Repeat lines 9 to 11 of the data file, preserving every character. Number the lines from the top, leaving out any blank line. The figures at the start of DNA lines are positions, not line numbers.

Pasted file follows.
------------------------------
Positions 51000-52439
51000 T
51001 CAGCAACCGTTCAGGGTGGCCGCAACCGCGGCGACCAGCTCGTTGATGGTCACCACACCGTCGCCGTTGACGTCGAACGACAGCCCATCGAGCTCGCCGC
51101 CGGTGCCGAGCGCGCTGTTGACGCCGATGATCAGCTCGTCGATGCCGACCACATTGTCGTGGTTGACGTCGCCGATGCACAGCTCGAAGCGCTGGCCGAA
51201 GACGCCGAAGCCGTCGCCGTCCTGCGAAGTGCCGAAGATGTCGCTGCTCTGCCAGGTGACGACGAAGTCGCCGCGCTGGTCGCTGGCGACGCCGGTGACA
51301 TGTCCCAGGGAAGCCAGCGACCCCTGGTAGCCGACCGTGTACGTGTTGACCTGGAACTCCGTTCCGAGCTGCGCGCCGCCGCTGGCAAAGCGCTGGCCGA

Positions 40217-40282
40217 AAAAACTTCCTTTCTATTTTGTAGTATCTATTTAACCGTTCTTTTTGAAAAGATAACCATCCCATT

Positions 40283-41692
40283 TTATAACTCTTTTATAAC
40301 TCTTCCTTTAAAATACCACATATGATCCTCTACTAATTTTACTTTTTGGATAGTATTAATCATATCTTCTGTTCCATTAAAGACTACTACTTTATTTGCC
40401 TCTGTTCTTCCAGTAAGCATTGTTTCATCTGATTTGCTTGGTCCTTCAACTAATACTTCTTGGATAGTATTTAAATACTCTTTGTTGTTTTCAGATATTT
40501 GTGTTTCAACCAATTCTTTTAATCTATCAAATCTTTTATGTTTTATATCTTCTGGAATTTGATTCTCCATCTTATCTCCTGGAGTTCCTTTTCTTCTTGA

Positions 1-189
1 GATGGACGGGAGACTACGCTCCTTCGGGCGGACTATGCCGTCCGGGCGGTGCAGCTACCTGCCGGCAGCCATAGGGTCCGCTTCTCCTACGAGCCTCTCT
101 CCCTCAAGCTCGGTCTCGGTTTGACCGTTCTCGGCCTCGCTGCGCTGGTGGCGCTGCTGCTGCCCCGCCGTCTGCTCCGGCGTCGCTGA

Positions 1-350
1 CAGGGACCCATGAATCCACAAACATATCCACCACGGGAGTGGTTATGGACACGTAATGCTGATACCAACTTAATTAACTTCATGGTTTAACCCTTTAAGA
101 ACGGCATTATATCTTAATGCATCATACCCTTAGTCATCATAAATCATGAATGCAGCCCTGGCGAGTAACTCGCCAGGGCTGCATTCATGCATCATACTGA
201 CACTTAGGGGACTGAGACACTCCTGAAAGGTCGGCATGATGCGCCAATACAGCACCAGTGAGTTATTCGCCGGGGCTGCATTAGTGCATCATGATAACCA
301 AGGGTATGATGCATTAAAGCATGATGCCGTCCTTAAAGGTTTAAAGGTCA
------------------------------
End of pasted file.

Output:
Positions 40283-41692
40283 TTATAACTCTTTTATAAC
40301 TCTTCCTTTAAAATACCACATATGATCCTCTACTAATTTTACTTTTTGGATAGTATTAATCATATCTTCTGTTCCATTAAAGACTACTACTTTATTTGCC